But while I am thankful for this small movement, I am also left with some wariness about this movement when it comes to the issue of sexuality. Is there room for LGBT people in this movement?
I’m probably an odd duck: a gay Christian that has an orthodox theology. That’s not how it usually goes: most churches that tend to be gay-friendly, also tend to be quite progressive in their theology. Many gays would tend to have a more liberal theology. (Small-o orthodox doesn’t mean conservative.) But I’ve never felt comfortable with the standard liberal theology. Post-liberal theology is a far better fit for me. ( I know that I’m not the only gay person that doesn’t fit the usual profile.)
But a good part of these writers haven’t said much about sexuality. Some writers, like the late William Placher, were gay friendly. But what about other bloggers? I understand there is still disagreement on this issue and I’m not asking that this movement start excluding those who have different views on sexuality. But I am wondering if there is room for me. So, how does sexuality fit in this neo-orthodox/ post-liberal milieu?
I’m looking forward to your answers.
I’ve been reading all the post that have been written in the wake of the recent survey by Pew Research on religion in America. While all sectors of Christianity have fallen, the mainline churches have again, had a steep decline.
Around the same time, there has been some talk about ecclesiology or the study of the church. What is our theology of church? Why does church matter?
To put a more blunt question: why do I go to church?
Of course I could be a smartass and say “because I’m the pastor,” but I want to give a real answer. Why do I go to church? Why do I need church?
I need church because it has and continues to save my life.
When I was in my tween years (we didn’t call it tween way back in 1981), I remember going to the weekly Awana meeting and memorizing verses. I also went to a Christian elementary school where we had to memorize passages as well. It was around this time that I remember learning the Romans Road, a number of verses in Paul’s letter to the church in Rome that centered around salvation. There was one particular verse that I tended to cling on to; Romans 5:8. I can still remember it: “But God commendeth his love towards us, in that while we were yet sinners, Christ died for us.”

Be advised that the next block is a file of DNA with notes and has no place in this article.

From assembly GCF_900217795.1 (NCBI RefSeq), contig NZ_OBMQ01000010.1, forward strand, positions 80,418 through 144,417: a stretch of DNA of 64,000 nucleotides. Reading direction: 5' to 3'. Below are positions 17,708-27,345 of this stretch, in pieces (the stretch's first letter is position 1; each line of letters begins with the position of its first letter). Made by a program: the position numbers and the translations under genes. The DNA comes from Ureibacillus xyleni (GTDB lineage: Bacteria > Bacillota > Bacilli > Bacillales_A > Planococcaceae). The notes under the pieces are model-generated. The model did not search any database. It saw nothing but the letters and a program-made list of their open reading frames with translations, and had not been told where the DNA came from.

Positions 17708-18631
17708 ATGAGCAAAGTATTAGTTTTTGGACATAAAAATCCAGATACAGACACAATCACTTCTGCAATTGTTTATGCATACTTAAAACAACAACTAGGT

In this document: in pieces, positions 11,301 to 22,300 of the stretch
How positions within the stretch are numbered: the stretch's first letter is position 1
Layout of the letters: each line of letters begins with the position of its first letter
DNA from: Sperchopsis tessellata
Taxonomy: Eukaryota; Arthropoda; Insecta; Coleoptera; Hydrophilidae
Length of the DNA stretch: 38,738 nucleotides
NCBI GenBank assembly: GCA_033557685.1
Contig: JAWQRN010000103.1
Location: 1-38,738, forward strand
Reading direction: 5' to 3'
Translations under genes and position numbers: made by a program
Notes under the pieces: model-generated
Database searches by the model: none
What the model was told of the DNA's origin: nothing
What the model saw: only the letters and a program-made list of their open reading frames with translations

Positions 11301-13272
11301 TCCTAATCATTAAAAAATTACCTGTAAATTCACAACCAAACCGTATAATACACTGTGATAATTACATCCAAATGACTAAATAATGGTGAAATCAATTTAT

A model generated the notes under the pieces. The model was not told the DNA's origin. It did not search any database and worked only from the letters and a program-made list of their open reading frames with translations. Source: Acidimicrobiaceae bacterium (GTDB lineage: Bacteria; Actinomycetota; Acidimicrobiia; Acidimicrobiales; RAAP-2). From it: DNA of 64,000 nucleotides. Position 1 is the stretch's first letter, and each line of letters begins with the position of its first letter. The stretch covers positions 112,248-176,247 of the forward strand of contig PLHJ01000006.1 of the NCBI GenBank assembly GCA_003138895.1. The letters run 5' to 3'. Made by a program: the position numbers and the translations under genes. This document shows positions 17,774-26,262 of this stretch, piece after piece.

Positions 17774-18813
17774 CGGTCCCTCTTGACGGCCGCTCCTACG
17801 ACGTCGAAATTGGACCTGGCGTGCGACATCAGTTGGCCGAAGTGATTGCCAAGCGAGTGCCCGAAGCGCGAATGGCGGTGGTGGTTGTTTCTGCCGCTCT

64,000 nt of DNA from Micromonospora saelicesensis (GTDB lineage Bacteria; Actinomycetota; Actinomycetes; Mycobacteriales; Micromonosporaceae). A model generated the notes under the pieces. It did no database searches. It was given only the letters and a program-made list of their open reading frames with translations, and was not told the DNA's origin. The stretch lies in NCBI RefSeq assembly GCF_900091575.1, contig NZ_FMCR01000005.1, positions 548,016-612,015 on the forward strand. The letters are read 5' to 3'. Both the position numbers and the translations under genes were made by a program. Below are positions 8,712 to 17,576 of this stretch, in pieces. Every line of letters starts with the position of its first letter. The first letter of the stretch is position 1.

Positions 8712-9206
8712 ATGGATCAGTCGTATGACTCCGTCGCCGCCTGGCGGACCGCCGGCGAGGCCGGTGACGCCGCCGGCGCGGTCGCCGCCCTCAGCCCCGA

I don’t think the people who taught me to memorize this verse knew it come in handy a decade later when I came to terms with my sexuality. While it took a while to accept myself, I never thought God hated me. I knew I was loved by God no matter what. I could only learn that in church, not on a mountain.
I need church because I need to hear God speaking in the sermon and in the songs sung. Yes, I know God can speak in nature and we should be attentive to this. But it is in church that I hear God. It might be through the pastor’s sermon. Or maybe it was the hymn of the day. At some point, I hear God. God of course, can be heard anywhere, but it is at this particular place that I expect to hear God. Maybe they are words of assurance or a word to get up off my behind, but this is the place where I have the clearest reception.